On Twitter, the rapper said she and her collaborators “never [tried] to cause harm or had bad intentions with the song. I personally myself had experiences with other woman, shiieeeett with a lot of woman! I thought the song was a good song and I remember my experience.”
Listen to “GIRLS” by Rita Ora ft me @BebeRexha @charli_xcx .We never try to cause harm or had bad intentions with the song .I personally myself had experiences with other woman ,shiieeett with a lot of woman ! I though the song was a good song and i remember my experience .
— iamcardib (@iamcardib) May 15, 2018
Cardi B did apologize for previously using slurs and language she did not realize were homophobic at the time. “I know I have used words before that I wasn’t aware that they are offensive to the LGBT community,” she wrote. “I apologize for that. Not everybody knows the correct ‘terms’ to use. I learned and I stopped using it.”
While some praised “Girls” as a “bisexual anthem,” many argued the lyrics relied heavily on queer stereotypes, with others pointing out that the songwriting team behind it was primarily male. Openly out artists such as Kehlani and Hayley Kiyoko criticized the song on Twitter, with Kiyoko calling it “downright tone-deaf” for the way it “fuels the male gaze while marginalizing the idea of women loving women.”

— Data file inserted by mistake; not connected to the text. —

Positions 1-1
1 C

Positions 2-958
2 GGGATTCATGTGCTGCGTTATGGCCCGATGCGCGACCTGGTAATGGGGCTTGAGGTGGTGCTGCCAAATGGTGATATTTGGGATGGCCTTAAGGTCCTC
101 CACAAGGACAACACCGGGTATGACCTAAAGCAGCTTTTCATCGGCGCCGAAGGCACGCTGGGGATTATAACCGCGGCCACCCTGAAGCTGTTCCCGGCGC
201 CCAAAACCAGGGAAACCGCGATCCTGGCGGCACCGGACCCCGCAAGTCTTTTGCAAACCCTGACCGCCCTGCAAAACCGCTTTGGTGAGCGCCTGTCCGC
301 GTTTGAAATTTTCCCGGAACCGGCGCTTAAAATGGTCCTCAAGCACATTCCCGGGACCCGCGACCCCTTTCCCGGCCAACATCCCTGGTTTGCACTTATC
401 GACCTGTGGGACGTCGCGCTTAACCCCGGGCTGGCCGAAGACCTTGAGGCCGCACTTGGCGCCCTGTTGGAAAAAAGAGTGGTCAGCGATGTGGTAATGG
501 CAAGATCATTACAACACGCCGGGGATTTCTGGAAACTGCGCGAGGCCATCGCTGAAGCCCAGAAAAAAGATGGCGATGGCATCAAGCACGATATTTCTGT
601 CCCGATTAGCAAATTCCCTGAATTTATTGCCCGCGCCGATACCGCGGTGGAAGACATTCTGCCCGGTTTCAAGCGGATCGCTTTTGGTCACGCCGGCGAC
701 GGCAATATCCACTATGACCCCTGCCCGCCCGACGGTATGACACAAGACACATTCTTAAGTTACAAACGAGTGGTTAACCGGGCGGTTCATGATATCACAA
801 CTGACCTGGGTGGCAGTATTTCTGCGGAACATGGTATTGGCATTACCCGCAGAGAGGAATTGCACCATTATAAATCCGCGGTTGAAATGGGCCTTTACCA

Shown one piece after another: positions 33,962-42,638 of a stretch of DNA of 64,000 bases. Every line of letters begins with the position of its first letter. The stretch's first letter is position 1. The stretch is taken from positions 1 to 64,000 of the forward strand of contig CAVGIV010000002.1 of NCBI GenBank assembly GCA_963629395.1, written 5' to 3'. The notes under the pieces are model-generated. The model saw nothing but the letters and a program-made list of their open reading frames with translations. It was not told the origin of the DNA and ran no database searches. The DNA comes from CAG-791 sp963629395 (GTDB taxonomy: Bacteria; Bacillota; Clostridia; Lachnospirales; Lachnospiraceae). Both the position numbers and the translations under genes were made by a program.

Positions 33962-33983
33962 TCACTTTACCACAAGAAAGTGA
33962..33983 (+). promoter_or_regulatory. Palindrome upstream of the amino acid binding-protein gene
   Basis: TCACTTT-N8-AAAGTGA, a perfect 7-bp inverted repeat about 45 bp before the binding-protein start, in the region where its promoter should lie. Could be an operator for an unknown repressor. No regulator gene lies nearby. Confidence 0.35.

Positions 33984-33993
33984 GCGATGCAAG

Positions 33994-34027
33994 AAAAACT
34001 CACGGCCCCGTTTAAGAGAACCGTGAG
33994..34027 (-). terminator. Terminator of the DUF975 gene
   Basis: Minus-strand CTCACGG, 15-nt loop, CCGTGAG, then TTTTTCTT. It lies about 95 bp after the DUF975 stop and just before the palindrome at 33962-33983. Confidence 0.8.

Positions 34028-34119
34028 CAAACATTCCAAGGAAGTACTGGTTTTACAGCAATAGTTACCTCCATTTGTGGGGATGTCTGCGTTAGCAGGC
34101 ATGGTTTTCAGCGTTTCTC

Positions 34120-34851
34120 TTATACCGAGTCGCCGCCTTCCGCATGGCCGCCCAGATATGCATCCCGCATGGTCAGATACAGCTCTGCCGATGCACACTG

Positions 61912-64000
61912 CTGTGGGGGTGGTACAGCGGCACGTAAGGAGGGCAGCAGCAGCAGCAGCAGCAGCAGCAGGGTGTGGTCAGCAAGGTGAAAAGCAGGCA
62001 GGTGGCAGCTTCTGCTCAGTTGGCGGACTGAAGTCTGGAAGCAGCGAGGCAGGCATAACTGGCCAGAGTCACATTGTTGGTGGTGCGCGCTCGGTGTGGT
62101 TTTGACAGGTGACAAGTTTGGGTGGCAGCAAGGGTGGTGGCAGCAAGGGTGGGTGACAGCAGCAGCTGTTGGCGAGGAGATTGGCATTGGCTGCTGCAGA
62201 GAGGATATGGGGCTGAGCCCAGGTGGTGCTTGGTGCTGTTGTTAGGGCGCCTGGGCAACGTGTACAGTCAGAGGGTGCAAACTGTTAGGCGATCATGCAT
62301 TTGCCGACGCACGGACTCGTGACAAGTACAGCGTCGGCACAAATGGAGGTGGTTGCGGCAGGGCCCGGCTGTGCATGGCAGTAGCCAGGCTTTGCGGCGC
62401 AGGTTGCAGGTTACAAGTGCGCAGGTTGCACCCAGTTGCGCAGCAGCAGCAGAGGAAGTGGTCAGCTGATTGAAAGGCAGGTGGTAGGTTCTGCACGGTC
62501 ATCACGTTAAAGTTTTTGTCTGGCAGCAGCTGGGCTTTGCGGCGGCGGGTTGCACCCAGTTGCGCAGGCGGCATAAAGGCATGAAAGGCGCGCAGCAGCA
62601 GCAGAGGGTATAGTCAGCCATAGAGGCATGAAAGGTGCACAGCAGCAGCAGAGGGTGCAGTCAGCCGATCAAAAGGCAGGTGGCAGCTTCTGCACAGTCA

Cardi B’s defense of the song arrived after Rita Ora issued an apology over the track. Ora said the single “was written to represent my truth and is an accurate account of a very real and honest experience in my life.” She added, “I would never intentionally cause harm to other LGBTQ+ people or anyone. Looking forward, I hope that continuing to express myself through my art will empower my fans to feel as proud of themselves as I’m learning to feel about who I am.”